President Lobo’s government has negotiated some land transfers under
the agrarian reform policy, but the government’s main response to the
violence in the Aguán has been to send in soldiers and police agents.
There are now about 1,000 police and military personnel stationed in
the valley in an operation codenamed Xatruch II, but the violence
continues. Juan Almendárez, a former rector of the National Autonomous
University of Honduras who has mediated in talks between campesino
groups and the government, told EFE that the military and police
presence isn’t meant to maintain order but “to weaken the campesino
leadership.” He adds that the authorities can’t control the narco
traffickers “because of inability” and because the security forces
themselves are corrupt. The only way to resolve the valley’s problems
is “by giving land to the campesinos, along with credits and technical
assistance so that they can cultivate the land.”

With soldiers, paramilitaries and drug traffickers now operating in
the valley, Honduran activists fear the Aguán is becoming a “new
Colombia.” The right wing charges that there are also guerrilla
groups, allegedly trained by Nicaraguans and Venezuelans; an Aug. 25
article in La Prensa, the Honduran daily with the largest circulation,
claimed a man known as “The Commander” was leading a band of at least
300 rebels. Campesino and activist groups, which deny the stories
about guerrillas, charge that some of the private guards have been
trained by the US and that the landowners have been recruiting
paramilitaries from Colombia.

“We’re experiencing an extremely difficult situation in the region,”
Wilfredo Paz Zúniga, the local coordinator of the National Popular
Resistance Front (FNRP), told Argentine journalist Claudia Korol. He
asked her to tell “international human rights organizations [and]
friendly international journalists” that “we urgently need the
presence of an international commission, even if just for weeks or
days… Maybe this way the terrible murders of campesino leaders in the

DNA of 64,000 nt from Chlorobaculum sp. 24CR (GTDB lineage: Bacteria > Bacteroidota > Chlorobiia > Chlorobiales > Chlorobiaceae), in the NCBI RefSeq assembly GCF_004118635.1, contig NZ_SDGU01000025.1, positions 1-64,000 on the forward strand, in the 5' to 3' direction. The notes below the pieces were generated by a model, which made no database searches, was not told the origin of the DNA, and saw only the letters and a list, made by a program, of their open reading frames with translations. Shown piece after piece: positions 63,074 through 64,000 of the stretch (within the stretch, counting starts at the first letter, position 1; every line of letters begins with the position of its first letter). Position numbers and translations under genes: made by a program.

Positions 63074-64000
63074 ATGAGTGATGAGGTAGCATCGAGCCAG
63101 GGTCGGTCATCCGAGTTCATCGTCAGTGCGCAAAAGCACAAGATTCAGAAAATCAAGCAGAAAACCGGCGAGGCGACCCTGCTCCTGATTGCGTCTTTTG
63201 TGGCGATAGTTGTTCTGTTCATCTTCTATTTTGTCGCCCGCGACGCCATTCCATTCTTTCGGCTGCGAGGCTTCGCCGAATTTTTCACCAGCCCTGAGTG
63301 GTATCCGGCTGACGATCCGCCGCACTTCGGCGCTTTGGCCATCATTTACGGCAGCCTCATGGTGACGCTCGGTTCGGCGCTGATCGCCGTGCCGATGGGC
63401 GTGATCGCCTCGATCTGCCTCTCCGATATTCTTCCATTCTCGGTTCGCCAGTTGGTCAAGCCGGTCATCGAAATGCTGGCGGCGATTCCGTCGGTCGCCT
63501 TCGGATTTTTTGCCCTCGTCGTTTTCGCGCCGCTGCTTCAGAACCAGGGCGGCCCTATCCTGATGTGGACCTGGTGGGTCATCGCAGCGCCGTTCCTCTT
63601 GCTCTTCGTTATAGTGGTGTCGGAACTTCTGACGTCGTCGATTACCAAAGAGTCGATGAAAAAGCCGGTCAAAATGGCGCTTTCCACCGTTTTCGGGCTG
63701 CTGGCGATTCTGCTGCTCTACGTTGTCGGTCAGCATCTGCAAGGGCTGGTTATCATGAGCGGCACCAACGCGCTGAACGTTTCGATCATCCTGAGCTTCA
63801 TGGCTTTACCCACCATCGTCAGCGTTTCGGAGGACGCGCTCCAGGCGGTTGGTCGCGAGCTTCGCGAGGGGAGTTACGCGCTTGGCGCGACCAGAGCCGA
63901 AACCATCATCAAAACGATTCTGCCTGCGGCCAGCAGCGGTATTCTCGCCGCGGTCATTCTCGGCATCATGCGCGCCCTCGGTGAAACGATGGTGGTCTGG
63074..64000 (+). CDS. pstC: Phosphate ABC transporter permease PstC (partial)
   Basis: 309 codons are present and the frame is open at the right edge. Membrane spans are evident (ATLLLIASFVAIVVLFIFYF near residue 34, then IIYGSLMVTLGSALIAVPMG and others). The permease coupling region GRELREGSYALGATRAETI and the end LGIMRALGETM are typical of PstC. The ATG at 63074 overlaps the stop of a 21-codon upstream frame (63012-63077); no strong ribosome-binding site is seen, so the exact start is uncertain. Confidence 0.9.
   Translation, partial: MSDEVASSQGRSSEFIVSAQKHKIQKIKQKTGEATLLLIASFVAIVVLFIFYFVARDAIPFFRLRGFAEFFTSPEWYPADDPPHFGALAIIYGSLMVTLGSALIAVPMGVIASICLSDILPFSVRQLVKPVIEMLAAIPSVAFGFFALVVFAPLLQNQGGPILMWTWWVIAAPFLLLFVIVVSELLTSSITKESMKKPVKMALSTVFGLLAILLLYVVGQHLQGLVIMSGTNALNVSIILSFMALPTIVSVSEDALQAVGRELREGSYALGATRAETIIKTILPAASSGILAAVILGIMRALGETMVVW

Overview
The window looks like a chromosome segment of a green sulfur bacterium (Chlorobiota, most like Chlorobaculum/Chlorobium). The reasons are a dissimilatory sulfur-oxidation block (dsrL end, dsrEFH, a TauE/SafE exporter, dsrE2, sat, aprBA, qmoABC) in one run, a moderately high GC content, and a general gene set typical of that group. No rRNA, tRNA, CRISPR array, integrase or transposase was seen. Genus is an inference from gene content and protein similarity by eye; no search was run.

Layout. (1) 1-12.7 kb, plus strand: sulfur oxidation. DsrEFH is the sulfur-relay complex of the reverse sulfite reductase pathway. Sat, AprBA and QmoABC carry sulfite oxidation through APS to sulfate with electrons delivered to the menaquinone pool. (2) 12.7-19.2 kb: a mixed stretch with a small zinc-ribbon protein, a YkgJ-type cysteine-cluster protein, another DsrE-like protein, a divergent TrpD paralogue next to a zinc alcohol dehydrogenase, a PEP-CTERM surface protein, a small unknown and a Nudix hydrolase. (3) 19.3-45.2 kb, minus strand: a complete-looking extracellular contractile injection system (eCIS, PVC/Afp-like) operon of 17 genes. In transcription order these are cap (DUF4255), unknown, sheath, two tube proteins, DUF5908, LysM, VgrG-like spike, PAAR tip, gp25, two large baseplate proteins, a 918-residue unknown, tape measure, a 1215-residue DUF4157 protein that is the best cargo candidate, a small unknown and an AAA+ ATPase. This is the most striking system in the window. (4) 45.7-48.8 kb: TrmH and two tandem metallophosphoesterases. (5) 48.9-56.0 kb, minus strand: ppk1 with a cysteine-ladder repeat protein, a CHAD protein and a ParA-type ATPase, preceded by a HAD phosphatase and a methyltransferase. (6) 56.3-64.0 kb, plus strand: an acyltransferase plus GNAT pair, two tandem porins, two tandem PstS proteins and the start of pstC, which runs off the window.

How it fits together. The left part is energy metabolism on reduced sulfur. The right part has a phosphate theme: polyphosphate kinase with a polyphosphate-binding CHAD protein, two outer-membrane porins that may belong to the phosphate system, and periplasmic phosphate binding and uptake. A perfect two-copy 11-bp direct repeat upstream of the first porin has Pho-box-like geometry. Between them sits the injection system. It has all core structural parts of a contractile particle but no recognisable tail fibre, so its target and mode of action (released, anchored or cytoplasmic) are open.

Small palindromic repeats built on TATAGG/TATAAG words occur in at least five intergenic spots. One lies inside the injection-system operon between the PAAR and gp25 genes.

region could be stopped.” (EFE 8/23/11 via Que.es (Spain); La Prensa
(Honduras) 8/25/11; Vos el Soberano 8/27/11)

The Boston-based organization Grassroots International has set up a
web page at http://org2.democracyinaction.org/o/5123/p/dia/action/public/?action_KEY=7981
with a letter on the situation that activists can send to Honduran
and US officials.

Secondary students continue to occupy schools around the country to
protest what they say is an effort to privatize the public education
system. Nahúm Alexander Guerra, a student at the Pompilio Ortega
Agricultural School in Macuelizo in the northwestern department of
Santa Bárbara, was killed the night of Aug. 22 as he stood by the door
of the school, which the students had occupied. An unidentified man
yelled “strikers,” and shot the teenager in the chest and in the arm.
(El Tiempo (San Pedro Sula) 8/23/11)

*2. Chile: General Strike Adds to Pressure on the Government
Tens of thousands of Chilean workers, students and teachers
participated in a 48-hour strike on Aug. 24 and 25 initiated by the
Unified Workers Confederation (CUT), the country’s main labor
federation, to call “for a different Chile.” The demands included
changes to the Labor Code, a reduction in taxes on fuel, and reform of
the Constitution, created in 1980 during the 1973-1990 dictatorship of
Gen. Augusto Pinochet. The strike also backed the student protest
movement that has paralyzed schools for three months to push for a
reversal of the Pinochet-era privatization of education [see Update

Aug. 24, the first day of the strike, was marked by confrontations